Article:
• AHUMAN NECESSITIES
    • A47FURNITURE; DOMESTIC ARTICLES OR APPLIANCES; COFFEE MILLS; SPICE MILLS; SUCTION CLEANERS IN GENERAL
    • A47LDOMESTIC WASHING OR CLEANING; SUCTION CLEANERS IN GENERAL
    • A47L2501/00Output in controlling method of washing or rinsing machines for crockery or tableware, i.e. quantities or components controlled, or actions performed by the controlling device executing the controlling method
    • A47L2501/26Indication or alarm to the controlling device or to the user
    • AHUMAN NECESSITIES
    • A47FURNITURE; DOMESTIC ARTICLES OR APPLIANCES; COFFEE MILLS; SPICE MILLS; SUCTION CLEANERS IN GENERAL
    • A47LDOMESTIC WASHING OR CLEANING; SUCTION CLEANERS IN GENERAL
    • A47L2501/00Output in controlling method of washing or rinsing machines for crockery or tableware, i.e. quantities or components controlled, or actions performed by the controlling device executing the controlling method
    • A47L2501/32Stopping or disabling machine operation, including disconnecting the machine from a network, e.g. from an electrical power supply
    • AHUMAN NECESSITIES
    • A47FURNITURE; DOMESTIC ARTICLES OR APPLIANCES; COFFEE MILLS; SPICE MILLS; SUCTION CLEANERS IN GENERAL
    • A47LDOMESTIC WASHING OR CLEANING; SUCTION CLEANERS IN GENERAL
    • A47L2501/00Output in controlling method of washing or rinsing machines for crockery or tableware, i.e. quantities or components controlled, or actions performed by the controlling device executing the controlling method
    • A47L2501/36Other output
    • DTEXTILES; PAPER
    • D06TREATMENT OF TEXTILES OR THE LIKE; LAUNDERING; FLEXIBLE MATERIALS NOT OTHERWISE PROVIDED FOR
    • D06FLAUNDERING, DRYING, IRONING, PRESSING OR FOLDING TEXTILE ARTICLES
    • D06F2202/00Input, e.g. measuring, checking variables
    • D06F2202/08Liquid supply, circulation or discharge
    • DTEXTILES; PAPER
    • D06TREATMENT OF TEXTILES OR THE LIKE; LAUNDERING; FLEXIBLE MATERIALS NOT OTHERWISE PROVIDED FOR
    • D06FLAUNDERING, DRYING, IRONING, PRESSING OR FOLDING TEXTILE ARTICLES
    • D06F2204/00Output, e.g. controlled quantity
    • D06F2204/10Other output

Abstract

An electric household appliance has a chamber that is at least partially filled with liquid during operation of the appliance. A motor drives a pump for drawing liquid from the chamber. A monitoring device detects the rotational speed and the power of the motor, compares detected values for the rotational speed and power to a predefined characteristic, and signals an exceptional state if the comparison indicates that the detected values deviate significantly from the characteristic.

Description

BACKGROUND OF THE INVENTION Field of the Invention

The present invention relates to an electrical household appliance comprising a chamber which is at least partially filled with liquid during operation of the appliance and a pump driven by a motor for sucking out liquid from the chamber. Such a household appliance can in particular be a dishwasher or a washing machine and the pump is a discharge pump which sucks out cleaning liquor from a lower part of the chamber in order to spray it on to items to be cleaned which are located in the chamber or to pump it away from the chamber.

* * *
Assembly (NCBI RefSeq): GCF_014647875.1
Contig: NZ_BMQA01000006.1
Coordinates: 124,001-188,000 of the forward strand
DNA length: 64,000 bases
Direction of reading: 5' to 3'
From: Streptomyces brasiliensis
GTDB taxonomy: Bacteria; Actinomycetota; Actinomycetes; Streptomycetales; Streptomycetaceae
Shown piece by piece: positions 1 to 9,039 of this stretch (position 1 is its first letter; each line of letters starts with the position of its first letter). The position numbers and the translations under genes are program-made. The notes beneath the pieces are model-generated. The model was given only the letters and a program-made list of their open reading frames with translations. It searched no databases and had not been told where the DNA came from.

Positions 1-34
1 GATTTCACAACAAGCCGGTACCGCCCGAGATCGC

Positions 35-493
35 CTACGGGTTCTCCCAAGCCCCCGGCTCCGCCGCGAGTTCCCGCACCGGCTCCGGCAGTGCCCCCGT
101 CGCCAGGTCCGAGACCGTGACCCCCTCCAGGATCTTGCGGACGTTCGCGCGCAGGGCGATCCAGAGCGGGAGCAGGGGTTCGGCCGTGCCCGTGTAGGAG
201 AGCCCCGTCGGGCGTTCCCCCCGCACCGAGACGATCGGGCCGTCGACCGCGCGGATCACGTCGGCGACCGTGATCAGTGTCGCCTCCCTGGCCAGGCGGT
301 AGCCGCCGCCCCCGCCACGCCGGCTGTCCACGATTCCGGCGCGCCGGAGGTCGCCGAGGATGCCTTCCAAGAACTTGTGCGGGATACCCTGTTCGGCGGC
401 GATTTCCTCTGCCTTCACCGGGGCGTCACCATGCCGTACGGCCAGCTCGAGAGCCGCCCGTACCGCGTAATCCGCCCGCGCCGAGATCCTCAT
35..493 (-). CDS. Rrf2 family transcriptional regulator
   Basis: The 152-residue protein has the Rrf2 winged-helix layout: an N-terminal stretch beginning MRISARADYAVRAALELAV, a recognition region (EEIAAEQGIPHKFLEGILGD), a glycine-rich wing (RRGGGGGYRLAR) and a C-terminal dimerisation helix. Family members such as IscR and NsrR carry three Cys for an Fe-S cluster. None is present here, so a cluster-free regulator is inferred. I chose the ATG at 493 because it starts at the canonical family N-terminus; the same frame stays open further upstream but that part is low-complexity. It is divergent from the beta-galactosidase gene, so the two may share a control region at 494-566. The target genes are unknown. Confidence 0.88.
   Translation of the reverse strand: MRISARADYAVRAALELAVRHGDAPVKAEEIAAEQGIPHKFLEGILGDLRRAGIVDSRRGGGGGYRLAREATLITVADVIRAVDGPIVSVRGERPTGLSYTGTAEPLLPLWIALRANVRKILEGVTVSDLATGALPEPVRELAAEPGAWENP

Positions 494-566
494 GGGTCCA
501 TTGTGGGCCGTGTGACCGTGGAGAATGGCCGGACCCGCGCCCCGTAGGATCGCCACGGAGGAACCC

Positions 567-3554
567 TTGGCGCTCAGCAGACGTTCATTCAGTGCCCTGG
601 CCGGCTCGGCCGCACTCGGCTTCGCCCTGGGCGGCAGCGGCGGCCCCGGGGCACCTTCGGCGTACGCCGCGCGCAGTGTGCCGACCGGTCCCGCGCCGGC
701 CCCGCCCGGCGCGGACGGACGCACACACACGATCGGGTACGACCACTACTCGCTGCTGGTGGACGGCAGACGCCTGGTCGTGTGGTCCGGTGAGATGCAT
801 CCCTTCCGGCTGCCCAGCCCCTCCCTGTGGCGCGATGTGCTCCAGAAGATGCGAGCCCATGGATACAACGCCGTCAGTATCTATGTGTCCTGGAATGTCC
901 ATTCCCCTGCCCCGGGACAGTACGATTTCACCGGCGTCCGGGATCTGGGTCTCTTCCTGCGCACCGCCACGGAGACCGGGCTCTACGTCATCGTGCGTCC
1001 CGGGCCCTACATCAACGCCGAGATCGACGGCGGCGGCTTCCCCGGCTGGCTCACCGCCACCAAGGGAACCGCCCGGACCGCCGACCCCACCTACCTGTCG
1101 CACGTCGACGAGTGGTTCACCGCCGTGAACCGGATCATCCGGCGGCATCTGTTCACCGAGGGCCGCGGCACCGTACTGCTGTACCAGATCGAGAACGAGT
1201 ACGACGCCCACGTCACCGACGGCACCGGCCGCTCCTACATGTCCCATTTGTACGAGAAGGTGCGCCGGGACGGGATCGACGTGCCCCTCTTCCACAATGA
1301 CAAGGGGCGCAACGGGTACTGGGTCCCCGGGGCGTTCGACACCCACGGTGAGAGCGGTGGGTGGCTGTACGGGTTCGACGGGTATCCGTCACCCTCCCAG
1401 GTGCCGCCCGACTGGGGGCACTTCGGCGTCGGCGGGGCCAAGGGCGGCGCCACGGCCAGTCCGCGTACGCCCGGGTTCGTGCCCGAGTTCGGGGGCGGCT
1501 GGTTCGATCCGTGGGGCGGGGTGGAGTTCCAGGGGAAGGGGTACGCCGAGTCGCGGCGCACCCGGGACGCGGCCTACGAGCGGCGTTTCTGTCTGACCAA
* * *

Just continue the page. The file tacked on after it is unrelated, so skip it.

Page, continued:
If the quantity of washing liquor in the chamber is too low, unsatisfactory cleaning results are achieved because the pump sucks in air in addition to the cleaning liquor and an adequate liquor pressure for satisfactory cleaning results is not achieved at the pressure output of the pump. If, on the other hand, the quantity of liquor in the chamber is larger than is necessary, this results in uneconomic operation on the one hand because of the unnecessarily high water costs and on the other hand because the energy requirement for heating the liquor to the desired cleaning temperature increases together with the quantity of liquor. It is therefore important to match the quantity of liquor exactly to the requirement. This can be achieved, for example, by installing a flow meter in an inlet pipe of the chamber which monitors the amount of fresh water taken in and shuts off a valve in the inlet pipe when a predetermined amount of water is reached. Such a flow meter is not only costly but it is also unable to match the amount of water taken-in in individual cases to the degree of contamination of the items to be cleaned with the machine. If a dishwasher, for example is loaded with severely contaminated dishes, proteins contained in the contamination can result in substantial foaming of the rinsing liquor with the result that not only rinsing liquor but also foam is sucked out by the pump. In exactly the same way as sucked-in air when the liquor level is too low, the foam prevents the build-up of a sufficiently high pressure at the pump output and thus a satisfactory cleaning effect. The foaming can be counteracted by letting in a larger quantity of water but this is uneconomical if it happens during every cleaning process, as described above. Conventional dishwashers therefore frequently have program buttons which allow a user to select different washing programs with different water usage according to the degree of contamination of the loaded dishes. Since the assessment of the degree of contamination by the user is to a certain extent subjective, and it is easy to forget to use the appropriate selection button, optimal efficiency cannot be ensured in this way.